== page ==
Illustration Friday prompt is sight. And it might seem a bit of a stretch for even an arachnophile (hey, if there are 'phobes it stands to reason that there are 'philes as well, right?) like me to be able to use a spider for the word sight, but it'll make sense if you bear with me.
It's true that most spiders don't have very good vision. For your average orb weaver sitting and waiting in a web for the tell-tale vibrations of a trapped bug, there's really not much need for sight. Not all spiders are web hunters, though.
As their name suggests, the Jumping Spiders (Salticidae) hunt by jumping at their prey. They'll sneak up as close as they can without disturbing an insect, attach a safety-line of silk in case they miss, and then literally take a flying leap onto their dinner.
It's not a blind leap, either. Jumping spiders have some of the best sight of any invertebrate group. You have to, if you're going to be accurate enough in your jumping to survive. It leads to some interesting interactions with their environment, as well. Jumping spiders tend to act as though they're interested in what's going on around them (they probably are...) and will often inconveniently turn around to face the camera lens when a nerd like me is trying to get a good shot of them. It can be fun, though, too. I've been known to tease the tiny Zebra Jumpers that occasionally show up in the office with the tip of my pen. Who says you can't play with spiders?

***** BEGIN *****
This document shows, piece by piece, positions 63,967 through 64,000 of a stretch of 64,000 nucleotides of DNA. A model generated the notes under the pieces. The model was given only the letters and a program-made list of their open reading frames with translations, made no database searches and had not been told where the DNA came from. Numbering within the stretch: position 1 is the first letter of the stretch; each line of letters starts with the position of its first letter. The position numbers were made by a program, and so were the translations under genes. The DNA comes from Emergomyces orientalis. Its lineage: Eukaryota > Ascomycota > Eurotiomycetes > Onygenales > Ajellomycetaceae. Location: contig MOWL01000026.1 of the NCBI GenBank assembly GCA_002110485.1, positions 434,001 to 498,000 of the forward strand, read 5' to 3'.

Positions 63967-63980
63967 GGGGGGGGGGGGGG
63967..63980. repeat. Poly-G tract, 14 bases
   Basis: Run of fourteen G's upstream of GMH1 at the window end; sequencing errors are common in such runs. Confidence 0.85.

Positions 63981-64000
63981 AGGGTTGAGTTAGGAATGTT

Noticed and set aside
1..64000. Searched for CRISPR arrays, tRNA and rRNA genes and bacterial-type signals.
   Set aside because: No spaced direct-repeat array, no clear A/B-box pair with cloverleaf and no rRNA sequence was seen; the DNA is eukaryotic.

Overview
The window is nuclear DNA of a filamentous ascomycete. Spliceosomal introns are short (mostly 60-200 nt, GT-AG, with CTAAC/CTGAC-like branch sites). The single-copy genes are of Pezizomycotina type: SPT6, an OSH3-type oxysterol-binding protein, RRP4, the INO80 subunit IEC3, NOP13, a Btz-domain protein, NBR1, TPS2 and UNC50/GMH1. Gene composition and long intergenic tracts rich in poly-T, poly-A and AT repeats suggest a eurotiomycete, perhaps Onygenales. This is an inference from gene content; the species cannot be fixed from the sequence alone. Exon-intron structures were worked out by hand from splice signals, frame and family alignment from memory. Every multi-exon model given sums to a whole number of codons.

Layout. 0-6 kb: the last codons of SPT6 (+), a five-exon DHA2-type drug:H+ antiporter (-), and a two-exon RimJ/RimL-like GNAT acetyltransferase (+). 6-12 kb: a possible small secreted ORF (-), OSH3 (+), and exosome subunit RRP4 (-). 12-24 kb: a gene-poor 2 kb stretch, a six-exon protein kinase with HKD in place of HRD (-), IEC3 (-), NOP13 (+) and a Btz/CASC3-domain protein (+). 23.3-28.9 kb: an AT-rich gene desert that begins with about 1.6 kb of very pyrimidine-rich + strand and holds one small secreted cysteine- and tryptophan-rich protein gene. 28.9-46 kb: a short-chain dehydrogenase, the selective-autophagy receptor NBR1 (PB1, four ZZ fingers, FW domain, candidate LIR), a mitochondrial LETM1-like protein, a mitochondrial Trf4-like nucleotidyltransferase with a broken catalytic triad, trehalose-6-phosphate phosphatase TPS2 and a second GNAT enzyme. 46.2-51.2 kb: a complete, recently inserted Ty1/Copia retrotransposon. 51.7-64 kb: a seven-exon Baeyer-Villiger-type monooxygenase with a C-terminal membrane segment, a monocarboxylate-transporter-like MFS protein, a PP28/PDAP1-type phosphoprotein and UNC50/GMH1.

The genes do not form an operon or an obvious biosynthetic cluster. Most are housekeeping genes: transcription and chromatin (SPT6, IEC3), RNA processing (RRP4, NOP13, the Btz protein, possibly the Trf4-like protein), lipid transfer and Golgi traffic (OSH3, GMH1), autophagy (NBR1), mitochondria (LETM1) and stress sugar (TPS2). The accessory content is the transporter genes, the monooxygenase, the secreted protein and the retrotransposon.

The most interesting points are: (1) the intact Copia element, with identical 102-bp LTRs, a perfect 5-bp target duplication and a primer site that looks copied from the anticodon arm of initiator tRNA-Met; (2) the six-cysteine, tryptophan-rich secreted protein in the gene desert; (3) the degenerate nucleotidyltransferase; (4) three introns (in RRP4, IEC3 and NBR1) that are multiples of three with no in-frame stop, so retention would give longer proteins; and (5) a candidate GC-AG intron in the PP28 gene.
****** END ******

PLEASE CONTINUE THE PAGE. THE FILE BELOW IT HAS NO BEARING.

For anyone who's not phobic, there's some pretty neat footage of a hunting jumping spider here. Get a load of those eyes.
This sketch is pretty loose and scribbly, but it's not bad considering that I'm still getting over a wrist sprain. Do you have any idea how often we use our wrists in a day? I certainly do after these past few weeks. I might have liked to have added a bit more detail in the picture, but things started getting a little wobbly so I thought I'd better put the brace back on. Things are coming along, though. Maybe next week I'll even get brave enough to pick up a pen instead of a crayon.